This is an issue that has been quite a significant topic in the media recently due to a famous Love Island personality sadly being the victim of image based abuse.
For those who are unfamiliar with the term, image based abuse refers to sharing/threatening to share intimate images or videos of someone without their consent. This is something that can cause devastating harm to the victims and it’s simply a way of showing control and humiliation. The victim is often left feeling angry, humiliated, socially isolated, or afraid for their own safety. Image based sexual abuse is tactic commonly used by perpetrators of domestic violence who attempt to coercively control a current or former intimate partner.
Recently in the news we’ve seen the story of Love Island’s Georgia Harrison’s image based abuse after her former partner Stephen Bear secretly filmed their private sexual acts which he then shared with others. He allegedly did this
using his around the house CCTV system. To his Instagram followers, Stephen later declared that he would “stage a suicide attempt” for sympathy following the allegations against him. In the clips, he was also seen mocking his ex, Georgia crying. This understandably left Georgia feeling hurt, vulnerable and violated.
On Friday the 15th January, Stephen Bear was arrested at Heathrow airport after returning home from a trip to Dubai - he was taken into police custody in relation to the abuse. With the UK being in and out of lockdowns this year, sadly, image-based sexual abuse / revenge porn has become the new norm.
This year alone, a government funded helpline (the Revenge Porn Helpline) saw a 22% increase in the number of reported cases of ‘revenge porn’ and more than 60% of survivors living with their abuser reported that
in general, the domestic abuse they experienced got worse during the pandemic. Studies in the past have indicated that the majority of perpetrators for image-based abuse are males.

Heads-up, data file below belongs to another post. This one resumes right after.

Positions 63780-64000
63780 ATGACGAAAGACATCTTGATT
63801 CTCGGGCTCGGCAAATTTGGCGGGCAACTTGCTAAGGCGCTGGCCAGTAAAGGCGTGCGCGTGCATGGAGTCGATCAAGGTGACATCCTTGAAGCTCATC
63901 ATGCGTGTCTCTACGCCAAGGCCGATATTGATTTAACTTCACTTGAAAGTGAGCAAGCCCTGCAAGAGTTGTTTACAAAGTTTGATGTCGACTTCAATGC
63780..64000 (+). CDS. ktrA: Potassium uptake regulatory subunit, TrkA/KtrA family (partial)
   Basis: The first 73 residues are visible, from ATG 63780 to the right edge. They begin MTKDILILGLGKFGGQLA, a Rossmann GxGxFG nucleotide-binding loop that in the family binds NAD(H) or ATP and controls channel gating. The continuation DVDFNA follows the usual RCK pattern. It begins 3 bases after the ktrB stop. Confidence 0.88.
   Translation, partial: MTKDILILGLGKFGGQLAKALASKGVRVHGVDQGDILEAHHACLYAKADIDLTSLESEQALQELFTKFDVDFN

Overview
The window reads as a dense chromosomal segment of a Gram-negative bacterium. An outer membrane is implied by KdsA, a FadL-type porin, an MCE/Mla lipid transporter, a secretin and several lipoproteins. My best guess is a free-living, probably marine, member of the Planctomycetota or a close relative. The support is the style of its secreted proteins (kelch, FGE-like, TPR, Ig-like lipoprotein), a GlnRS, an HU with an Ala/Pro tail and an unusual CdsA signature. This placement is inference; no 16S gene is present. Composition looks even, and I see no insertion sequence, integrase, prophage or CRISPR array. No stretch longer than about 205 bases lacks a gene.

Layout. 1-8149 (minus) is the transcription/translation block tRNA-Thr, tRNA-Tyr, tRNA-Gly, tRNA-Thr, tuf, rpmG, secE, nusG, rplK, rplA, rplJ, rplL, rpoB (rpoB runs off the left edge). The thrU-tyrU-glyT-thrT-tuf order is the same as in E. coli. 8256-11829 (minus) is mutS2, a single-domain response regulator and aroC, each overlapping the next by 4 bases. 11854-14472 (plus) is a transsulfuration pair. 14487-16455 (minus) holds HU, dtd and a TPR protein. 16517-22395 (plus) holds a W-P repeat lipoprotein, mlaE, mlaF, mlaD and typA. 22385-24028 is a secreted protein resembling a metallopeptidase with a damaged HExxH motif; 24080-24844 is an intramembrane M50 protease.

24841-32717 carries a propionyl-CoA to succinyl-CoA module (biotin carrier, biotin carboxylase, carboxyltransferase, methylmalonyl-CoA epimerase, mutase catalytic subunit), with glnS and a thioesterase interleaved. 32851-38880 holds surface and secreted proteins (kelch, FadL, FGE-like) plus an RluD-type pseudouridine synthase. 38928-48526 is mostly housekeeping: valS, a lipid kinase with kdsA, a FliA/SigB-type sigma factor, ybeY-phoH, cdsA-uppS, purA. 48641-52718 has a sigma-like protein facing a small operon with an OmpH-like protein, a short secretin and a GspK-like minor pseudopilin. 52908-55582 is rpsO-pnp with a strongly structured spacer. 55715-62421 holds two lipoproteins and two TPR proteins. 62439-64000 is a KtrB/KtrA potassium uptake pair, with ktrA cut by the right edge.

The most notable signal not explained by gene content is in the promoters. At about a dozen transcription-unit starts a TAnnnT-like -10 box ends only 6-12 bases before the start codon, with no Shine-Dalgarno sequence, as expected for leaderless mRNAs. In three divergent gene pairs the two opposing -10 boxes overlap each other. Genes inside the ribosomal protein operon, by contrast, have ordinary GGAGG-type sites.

Image-based sexual abuse is classed as a criminal offense in the UK and according to the official GOV website, those who are found guilty can face up to 2 years in prison and a fine — which applies to both sharing online and
offline pictures / footage, whether this be on a mobile phone or a physical photograph. If behaviour like this is repeated then the perpetrator may also face being guilty under the Protection from Harassment Act 1997.
It’s so incredibly important that those out there who are / think they have been the victim of image-based abuse, know that this is a crime and that there is support out there. Sharing intimate images without consent shouldn’t be branded as “a laugh” or “fun”, it’s unacceptable, it is a crime and you can be prosecuted for it.
Even sharing a private image around your friendship circle is wrong — not only because of the law, but out of respect
for the person whose image is being seen by people who weren’t supposed to see it.
It was found that 83% of women who experienced the threat of images being leaked from a current or former partner also experienced other forms of abuse. More than 1 in 10 of these women felt suicidal because of these threats.
Abusers need to be held accountable for their actions and we as a society have a responsibility to challenge these behaviours.
You can call the Revenge Porn Helpline on 0345 6000 459
If you are / have experienced any form of abuse please don’t hesitate to contact our 24/7 support line on 029 2046
- Beth Fry, CWA volunteer